8 von 8 Kunden fanden die folgende Rezension hilfreich
Important but incomplete,
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Rezension bezieht sich auf: The Biology of Belief: Unleashing the Power of Consciousness, Matter & Miracles (Taschenbuch)
Lipton, in his book, sets about demolishing what he himself admits is a straw man: the notion that genes determine disease and its progression. In his view, genes only provide a blueprint for building proteins, and it is the cellular receptor proteins on the membrane which drive gene expression in response to their environment. Few genes are self-expressing. This hardly seems controversial. Nevertheless, the book is, even if it is not its main intent, a good and very readable laymen’s introduction to the molecular biology of the cell, and worth reading for that reason alone.
The “belief” in the title refers essentially to the ability of the brain to command, whether consciously or unconsciously, the production of neurotransmitters and other signalling proteins which then tell cells what to do. This view, as Lipton acknowledges, is based on the ideas of Candace Pert. Interestingly, Lipton reports that this signalling intelligence was first developed in unicellular amoeba communities, where the signalling compounds are released into the environment and operate between distinct individuals. Multicellular organisms came only later, and took over this system of signalling to regulate the behavior of the community of cells which had now come to be permanently associated in a single individual. Thus cellular intelligence underpins the intelligence of more complex organisms.
Despite its expositional merits, however, Lipton’s book does not get us much closer to an understanding of the actual mechanisms behind the control of cell behavior. For the most part, he relies on somewhat forced analogies from quantum physics, the pertinence of which is far from established. Whilst he seems authoritative in matters of cell biology, what he says about quantum physics is frequently wrong and sometimes breathtakingly so. Essentially his main argument, which may well be valid but is nevertheless lacking in detail, is that the body’s self-healing mechanisms are activated by relaxation and disactivated by stress, i.e. by the activation of the hypothalamus-pituitary-adrenal (HPA) axis.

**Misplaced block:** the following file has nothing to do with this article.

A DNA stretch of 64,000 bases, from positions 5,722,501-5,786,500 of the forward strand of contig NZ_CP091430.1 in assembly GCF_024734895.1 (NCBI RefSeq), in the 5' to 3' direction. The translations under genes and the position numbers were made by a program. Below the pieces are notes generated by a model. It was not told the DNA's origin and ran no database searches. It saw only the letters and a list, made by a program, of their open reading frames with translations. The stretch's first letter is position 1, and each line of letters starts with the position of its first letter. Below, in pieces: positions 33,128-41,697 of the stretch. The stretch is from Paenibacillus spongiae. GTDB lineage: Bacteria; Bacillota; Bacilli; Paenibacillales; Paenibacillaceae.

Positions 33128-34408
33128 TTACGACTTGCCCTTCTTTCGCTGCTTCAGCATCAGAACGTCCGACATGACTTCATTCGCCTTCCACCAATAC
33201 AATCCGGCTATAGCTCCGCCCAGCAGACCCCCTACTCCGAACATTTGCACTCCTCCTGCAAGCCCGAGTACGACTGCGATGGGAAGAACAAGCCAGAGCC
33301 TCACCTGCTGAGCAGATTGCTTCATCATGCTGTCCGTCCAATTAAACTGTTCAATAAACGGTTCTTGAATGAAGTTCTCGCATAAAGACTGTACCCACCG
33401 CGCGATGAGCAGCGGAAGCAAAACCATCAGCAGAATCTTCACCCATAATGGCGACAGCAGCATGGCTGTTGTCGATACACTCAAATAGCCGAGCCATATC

These self-healing mechanisms may be astonishing, and may depend to a significant degree on the variables he cites, but they remain quite mysterious in their details. One possibility one might have hoped Lipton would explore, but which he does not, is that there is a macro equivalent of the cellular apoptosis mechanism which leads entire organisms to self-destruct when signals in their environment communicate to them that they no longer play a role in the community. This may be a gross simplification but it would fit with Lipton’s overarching metaphor whereby the human body is, in many ways, merely the cell writ large.
Lipton also takes the medical community to task for overuse of prescription medicines without a proper understanding of their systemic functioning. However he does not, and cannot, establish any principles to determine whether or not the use of pharmaceuticals is appropriate in individual instances and whether the other healing resources of the body have been sufficiently activated and explored. As such, the criticism, even if one may have sympathy for it, seems superficial.
These criticisms aside, it is clear from this and other books that a major shift in social consciousness around health and healing is underway and increasingly forcing its way into the mainstream. For those who continue to place undue faith in the mechanistic and simplistic ideas which have hitherto underpinned Western allopathic medicine, the book will be a very helpful antidote. We may be still a long way off adequately describing how the body’s self-healing mechanisms work, but there seems no doubt at all that they make a key contribution to health outcomes and, if only for this reason, should be nurtured. In reality, of course, the quest for optimal health only dictates what the spiritual path anyway demands on other counts: a conscious uncovering of reality, and the courage to listen to what we already know.
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